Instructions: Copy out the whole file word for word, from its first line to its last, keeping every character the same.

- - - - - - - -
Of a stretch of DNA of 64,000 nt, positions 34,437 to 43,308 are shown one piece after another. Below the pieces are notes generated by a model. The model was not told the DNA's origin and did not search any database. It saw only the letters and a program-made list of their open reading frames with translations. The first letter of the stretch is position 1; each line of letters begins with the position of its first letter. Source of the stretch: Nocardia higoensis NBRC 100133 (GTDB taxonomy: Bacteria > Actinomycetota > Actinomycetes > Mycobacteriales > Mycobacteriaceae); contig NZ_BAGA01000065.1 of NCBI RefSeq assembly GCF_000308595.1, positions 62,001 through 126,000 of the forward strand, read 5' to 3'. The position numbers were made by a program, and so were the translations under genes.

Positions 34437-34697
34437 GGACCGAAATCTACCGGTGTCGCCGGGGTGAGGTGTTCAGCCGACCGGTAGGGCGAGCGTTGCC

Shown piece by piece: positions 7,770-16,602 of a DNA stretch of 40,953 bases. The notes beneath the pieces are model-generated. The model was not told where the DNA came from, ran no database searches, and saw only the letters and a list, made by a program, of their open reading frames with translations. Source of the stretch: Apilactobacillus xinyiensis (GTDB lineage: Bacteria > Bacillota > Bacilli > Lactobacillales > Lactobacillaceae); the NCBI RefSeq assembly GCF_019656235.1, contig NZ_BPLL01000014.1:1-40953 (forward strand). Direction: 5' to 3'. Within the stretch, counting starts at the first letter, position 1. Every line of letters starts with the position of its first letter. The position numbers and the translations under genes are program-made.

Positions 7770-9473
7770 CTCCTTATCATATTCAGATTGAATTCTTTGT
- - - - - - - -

Of a stretch of DNA of 64,000 nt, positions 34,437 to 43,308 are shown one piece after another. Below the pieces are notes generated by a model. The model was not told the DNA's origin and did not search any database. It saw only the letters and a program-made list of their open reading frames with translations. The first letter of the stretch is position 1; each line of letters begins with the position of its first letter. Source of the stretch: Nocardia higoensis NBRC 100133 (GTDB taxonomy: Bacteria > Actinomycetota > Actinomycetes > Mycobacteriales > Mycobacteriaceae); contig NZ_BAGA01000065.1 of NCBI RefSeq assembly GCF_000308595.1, positions 62,001 through 126,000 of the forward strand, read 5' to 3'. The position numbers were made by a program, and so were the translations under genes.

Positions 34437-34697
34437 GGACCGAAATCTACCGGTGTCGCCGGGGTGAGGTGTTCAGCCGACCGGTAGGGCGAGCGTTGCC

Shown piece by piece: positions 7,770-16,602 of a DNA stretch of 40,953 bases. The notes beneath the pieces are model-generated. The model was not told where the DNA came from, ran no database searches, and saw only the letters and a list, made by a program, of their open reading frames with translations. Source of the stretch: Apilactobacillus xinyiensis (GTDB lineage: Bacteria > Bacillota > Bacilli > Lactobacillales > Lactobacillaceae); the NCBI RefSeq assembly GCF_019656235.1, contig NZ_BPLL01000014.1:1-40953 (forward strand). Direction: 5' to 3'. Within the stretch, counting starts at the first letter, position 1. Every line of letters starts with the position of its first letter. The position numbers and the translations under genes are program-made.

Positions 7770-9473
7770 CTCCTTATCATATTCAGATTGAATTCTTTGT